- A single, integrated solution for both backup and archiving
- Lower total cost of ownership from using a single product to solve two key IT problems
(1) Protection of critical servers and applications for disaster recovery
(2) Controlled archiving of file system and Exchange email data to lower cost storage
- Lower impact on production servers as backup and archiving are achieved from a single ‘touch’
- Compatibility and interoperability assurance from true technology integration
Reliability from utilizing market-proven archiving technology
Archiving Process Diagram
As organizations grow and expand, upgrade paths are available that enable organizations to transition from the integrated version of Enterprise Vault in Backup Exec 2012 SP2 to the full Enterprise Vault solution.
Exchange Mailbox Archiving Option
Backup Exec 2012 SP2 licenses its integrated archiving technology through two product options: the Exchange Mailbox Archiving Option and the File System Archiving Option. This blog is designed to assist partners and customers as they design and implement Backup Exec 2012 SP2 and the Exchange Mailbox Archiving Option.
Archive … Don’t always pump for Dedupe
Not many people know about the integrated archiving option in Backup Exec – most people go for the Deduplication Option to reduce back end storage and mistakenly believe that deduplication will speed up the backups – bacause you’re storing less data … but deduplication still needs to process the data so it can actually take longer (unless you are deduplicating at the source/remote site).
If all you want to do is to speed up your backups and you are finding that the speed of the backup is primarily governed by the amount of data you are now having to shift over the network, then archiving is the puppy you’re after.
In this new series I am going to cover:
Integration of Enterprise Vault into Backup Exec 2012 SP2
- Underlying Principles and Technology
- Licensing Considerations
- Performance factors
- Best practices
If you want more detailed instucations on how to instal and manage Backup Exec 2012 SP2 and the Excahnge Mailbox Archiving Option please, please refer to the Admisnistration Guide and the Backup Exec 2012 SP2 addendum, as well as copious Tech Notes on the subject on www.backupexec.com.
Data and Storage Management Challenges
The evolution of applications and technologies designed to enable the creation, sharing, and management of data is continuing to drive data volumes higher and higher. Today, it’s easier than ever for end users to create and share data. As a result of these technologies and the dramatic data growth they facilitate, administrators are struggling to ensure their company’s critical data and application assets remain functional and protected, and are looking for ways to better manage the storage resources they employ to match the different data assets they are responsible for.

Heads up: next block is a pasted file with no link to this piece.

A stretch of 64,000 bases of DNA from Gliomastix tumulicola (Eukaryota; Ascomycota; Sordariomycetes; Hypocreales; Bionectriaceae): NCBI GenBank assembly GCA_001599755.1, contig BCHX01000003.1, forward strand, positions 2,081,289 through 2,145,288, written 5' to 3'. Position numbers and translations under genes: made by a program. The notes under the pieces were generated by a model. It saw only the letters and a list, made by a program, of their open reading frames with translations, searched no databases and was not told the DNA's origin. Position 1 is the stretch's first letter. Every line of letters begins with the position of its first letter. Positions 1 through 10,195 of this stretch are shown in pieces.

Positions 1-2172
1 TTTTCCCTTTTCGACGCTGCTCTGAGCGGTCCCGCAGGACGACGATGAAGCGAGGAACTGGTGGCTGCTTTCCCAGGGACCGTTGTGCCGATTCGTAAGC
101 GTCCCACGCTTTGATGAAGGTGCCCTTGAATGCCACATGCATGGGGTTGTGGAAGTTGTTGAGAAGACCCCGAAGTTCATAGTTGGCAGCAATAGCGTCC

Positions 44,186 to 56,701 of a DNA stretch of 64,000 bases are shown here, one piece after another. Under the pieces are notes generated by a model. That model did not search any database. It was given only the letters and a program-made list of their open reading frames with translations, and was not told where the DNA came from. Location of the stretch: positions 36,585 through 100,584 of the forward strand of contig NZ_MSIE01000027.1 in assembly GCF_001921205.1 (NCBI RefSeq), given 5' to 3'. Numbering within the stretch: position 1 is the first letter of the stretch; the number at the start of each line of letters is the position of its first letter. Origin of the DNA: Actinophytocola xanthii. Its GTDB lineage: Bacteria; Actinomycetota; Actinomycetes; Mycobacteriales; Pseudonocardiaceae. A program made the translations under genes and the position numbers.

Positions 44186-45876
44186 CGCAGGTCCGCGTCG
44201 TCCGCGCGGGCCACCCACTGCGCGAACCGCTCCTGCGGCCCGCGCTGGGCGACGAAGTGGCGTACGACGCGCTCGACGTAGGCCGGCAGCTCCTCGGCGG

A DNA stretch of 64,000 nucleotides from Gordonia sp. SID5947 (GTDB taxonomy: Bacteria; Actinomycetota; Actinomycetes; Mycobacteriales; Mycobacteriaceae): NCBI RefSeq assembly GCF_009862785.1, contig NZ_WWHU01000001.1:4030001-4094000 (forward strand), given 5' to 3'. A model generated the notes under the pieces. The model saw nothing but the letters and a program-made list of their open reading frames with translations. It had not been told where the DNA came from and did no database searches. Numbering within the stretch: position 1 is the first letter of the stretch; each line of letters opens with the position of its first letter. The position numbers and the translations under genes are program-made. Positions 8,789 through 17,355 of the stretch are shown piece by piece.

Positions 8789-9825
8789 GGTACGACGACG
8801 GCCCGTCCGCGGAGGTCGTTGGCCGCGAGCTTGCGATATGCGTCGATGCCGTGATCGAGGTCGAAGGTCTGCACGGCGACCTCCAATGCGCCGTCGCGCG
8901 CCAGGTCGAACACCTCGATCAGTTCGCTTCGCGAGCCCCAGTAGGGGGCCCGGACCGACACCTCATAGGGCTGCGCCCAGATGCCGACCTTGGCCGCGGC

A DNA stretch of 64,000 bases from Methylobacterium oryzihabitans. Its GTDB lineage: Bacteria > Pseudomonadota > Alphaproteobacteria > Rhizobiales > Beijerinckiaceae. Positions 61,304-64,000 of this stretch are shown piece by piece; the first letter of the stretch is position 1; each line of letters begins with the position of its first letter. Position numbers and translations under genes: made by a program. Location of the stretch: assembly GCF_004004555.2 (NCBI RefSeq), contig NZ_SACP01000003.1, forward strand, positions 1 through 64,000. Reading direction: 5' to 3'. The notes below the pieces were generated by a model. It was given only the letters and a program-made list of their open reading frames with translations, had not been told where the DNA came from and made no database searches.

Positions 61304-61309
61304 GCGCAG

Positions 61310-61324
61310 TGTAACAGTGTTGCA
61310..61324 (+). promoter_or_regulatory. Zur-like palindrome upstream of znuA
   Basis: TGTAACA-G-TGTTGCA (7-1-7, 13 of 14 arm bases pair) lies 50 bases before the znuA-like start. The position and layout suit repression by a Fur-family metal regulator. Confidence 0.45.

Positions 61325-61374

Data storage solutions come in a variety of flavors. Depending on the type, size, and priority of the associated server or application, selected storage devices may have a higher or lower capacity or have a higher or lower performance level. Some applications and servers demand high performance storage systems, while other applications and servers can be satisfied with cheaper, lower performance storage. As the performance of the storage device increases, so does its price.
Also, not all data assets are created equal. Some types of data may be accessed frequently, while other types of data may be touched only once and quickly become old or stagnant. Also, not all data assets are of the same size. PowerPoint presentations, video files, and similar types of data can be quite large. Other data types, such a Word documents and text files, are usually quite small.
Storage Efficiencies through Archiving
Archiving is an important technology through which administrators can control storage management costs. Archiving allows administrators to control what types of data reside in what types of storage. This includes controlling what data remains resident on primary storage resources — commonly expensive, high-performance storage solutions — and what data is moved to secondary or tertiary storage resources — commonly slower, long term storage devices — which might have a much higher storage capacity. Data attributes such as size and age can be leveraged by archiving solutions to help administrators control the archiving process.